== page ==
I met Alan Freeman in 1975 when I was sixteen. I was fortunate enough to be chosen for the South-West heat of “Quiz Kid ’75” on Radio One. It was fascinating to see him work.

A few years ago I wrote to him when I saw his entry in the Radio Hall of Fame. I told him how brilliantly exciting his Top 20 run-down and his Saturday afternoon intros were, and that many of us still remembered him fondly from the radio. I received a reply from his manager, Tim Blackmore.

Praise for NI Assembly security guards

Thanks to Duncan Borrowman for linking to an extraordinary video of the Michael Stone invasion of Stormont yesterday. The two security guards, who apprehended Stone, deserve medals.

The security guards, a male and a female, were unarmed. Stone had a “gun”, a garotte and nail bombs. And he was obviously Michael Stone, well-known friendly neighbourhood mass-murderer. So that would have put the fear of hell into anyone tackling him.

Goodness knows how Stone made it to the front door of Stormont, paused for several minutes to daub graffitti on the outside wall by the main door, and then entered the main revolving door.

Don’t they have CCTV covering the front? The odd armed policeman? The building has a huge front concourse. It is not as if the man just hopped off a passing bus and sneaked in. His approach up to the front door would have had something of a State procession about it.

It appears that Stone has arthritis, which may have made his apprehension eaiser. The gun was apparently an imitation device, but even then, that’s not something you can bring into the equation when he’s there in front of you waving it.

The story is still unfolding. Stone “faces a total of five charges of attempted murder…He was also charged with possession of articles for terrorist purposes and possession of explosives.”

It all certainly comes under the heading: You couldn’t make it up!

Follow-up: U-turn on fines for unmarried couple with children

It is always good to look back at stories which initially cause a media furore.

One such case happened in Black Jack, Missouri, USA in May this year. My blog summarised the situation:

The town (which calls itself a “city” for some reason) of Black Jack, Missouri, USA has a law, recently confirmed by the local council, which bans unmarried couples with more than one child from occupying homes there. One such couple is facing fines of £270 a day for continuing to live in such a situation.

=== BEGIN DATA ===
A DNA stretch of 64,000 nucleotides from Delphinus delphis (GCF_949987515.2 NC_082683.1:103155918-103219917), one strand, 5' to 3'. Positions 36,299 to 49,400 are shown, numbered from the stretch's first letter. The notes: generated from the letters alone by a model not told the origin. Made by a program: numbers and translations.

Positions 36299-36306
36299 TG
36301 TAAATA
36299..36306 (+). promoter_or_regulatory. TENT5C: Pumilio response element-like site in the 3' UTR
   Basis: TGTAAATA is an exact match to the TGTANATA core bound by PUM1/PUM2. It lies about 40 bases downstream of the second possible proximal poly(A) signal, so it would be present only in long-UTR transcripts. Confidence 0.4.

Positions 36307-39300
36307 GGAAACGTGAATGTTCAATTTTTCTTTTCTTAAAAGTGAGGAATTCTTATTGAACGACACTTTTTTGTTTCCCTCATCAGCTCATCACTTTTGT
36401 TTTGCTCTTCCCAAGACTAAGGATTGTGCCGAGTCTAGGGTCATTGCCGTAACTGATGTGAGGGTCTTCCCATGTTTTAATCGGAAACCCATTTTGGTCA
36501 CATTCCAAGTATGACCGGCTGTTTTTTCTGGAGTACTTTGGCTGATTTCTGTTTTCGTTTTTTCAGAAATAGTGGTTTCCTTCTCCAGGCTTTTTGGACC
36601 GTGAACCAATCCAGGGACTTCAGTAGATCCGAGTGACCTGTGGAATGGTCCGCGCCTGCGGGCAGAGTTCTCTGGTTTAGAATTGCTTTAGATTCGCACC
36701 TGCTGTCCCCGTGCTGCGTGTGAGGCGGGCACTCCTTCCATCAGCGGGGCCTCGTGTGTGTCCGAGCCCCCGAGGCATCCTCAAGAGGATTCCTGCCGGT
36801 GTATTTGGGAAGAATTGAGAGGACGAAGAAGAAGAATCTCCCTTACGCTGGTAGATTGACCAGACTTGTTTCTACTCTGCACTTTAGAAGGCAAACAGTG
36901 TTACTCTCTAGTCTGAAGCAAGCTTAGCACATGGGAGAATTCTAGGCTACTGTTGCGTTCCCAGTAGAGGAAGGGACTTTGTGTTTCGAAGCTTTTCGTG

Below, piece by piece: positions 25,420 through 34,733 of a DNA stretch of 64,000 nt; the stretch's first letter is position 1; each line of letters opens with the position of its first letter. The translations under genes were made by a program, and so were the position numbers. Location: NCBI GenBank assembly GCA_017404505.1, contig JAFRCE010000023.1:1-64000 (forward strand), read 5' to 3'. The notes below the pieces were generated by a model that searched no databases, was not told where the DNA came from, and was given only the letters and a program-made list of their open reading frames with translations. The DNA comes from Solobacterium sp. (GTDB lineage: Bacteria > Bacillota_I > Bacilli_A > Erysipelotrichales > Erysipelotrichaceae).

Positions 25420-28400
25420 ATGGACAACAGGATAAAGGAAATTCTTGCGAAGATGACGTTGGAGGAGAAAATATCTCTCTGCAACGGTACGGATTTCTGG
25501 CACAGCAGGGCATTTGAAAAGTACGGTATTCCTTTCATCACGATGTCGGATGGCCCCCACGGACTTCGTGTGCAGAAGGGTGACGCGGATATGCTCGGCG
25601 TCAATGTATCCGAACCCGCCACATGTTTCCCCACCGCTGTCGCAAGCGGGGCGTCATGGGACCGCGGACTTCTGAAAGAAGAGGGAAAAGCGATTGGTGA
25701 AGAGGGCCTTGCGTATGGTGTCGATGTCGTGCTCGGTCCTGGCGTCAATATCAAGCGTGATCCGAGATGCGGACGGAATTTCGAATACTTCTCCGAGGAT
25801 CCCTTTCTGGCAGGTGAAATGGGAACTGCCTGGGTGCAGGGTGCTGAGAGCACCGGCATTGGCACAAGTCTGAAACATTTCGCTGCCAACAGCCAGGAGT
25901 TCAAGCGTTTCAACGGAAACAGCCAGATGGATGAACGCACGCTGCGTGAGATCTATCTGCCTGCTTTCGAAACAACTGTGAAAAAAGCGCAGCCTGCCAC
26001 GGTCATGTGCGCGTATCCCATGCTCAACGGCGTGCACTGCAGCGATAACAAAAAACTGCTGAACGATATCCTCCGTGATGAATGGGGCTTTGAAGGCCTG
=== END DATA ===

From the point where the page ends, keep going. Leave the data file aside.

The City’s web site and the American Civil Liberties Union reported more recently:

On August 15, 2006 The Black Jack City Council voted UNANIMIOUSLY (sic) to change the policy and amend the definition of “family”. This vote differed dramatically from the vote on May 5, to where five of the eight members of the City Council REJECTED a proposal to change the policy.

So all it ends happily after the City council, apparently, caved in. Good for them. However, there is still a lawsuit outstanding:

On August 10, 2006 the ACLU of Eastern Missouri and the ACLU Women’s Rights Project filed a lawsuit on behalf of Olivia Shelltrack, Fondray Loving and their family who were denied a permit to live in the City of Black Jack because of a law that prohibited more than three people from living together unless they are related by “blood, marriage or adoption.”

So the second shoe hasn’t yet dropped….

Hennessy Cognac Gold Cup prospects

I just walked down to the entrance to Newbury Racecourse (a few yards from house).

It is raining heavily, to put it politely. There is thunder and lightning which seems about a mile away.

Having had 14mm of rain yesterday, which changed the going to soft, I hope the rain today doesn’t risk the meeting.

“Cornish Rebel” seemed a natch for me to put some money on each way. I also covered myself with a small wager on Mongtermont, which is likely to be the favourite. John Francombe on Channel 4’s “The Morning Line” reckoned Ardaghey is worth an each way, so I put a soupcon on him as well. Total bet: £11, so the bank isn’t broken if they all fail.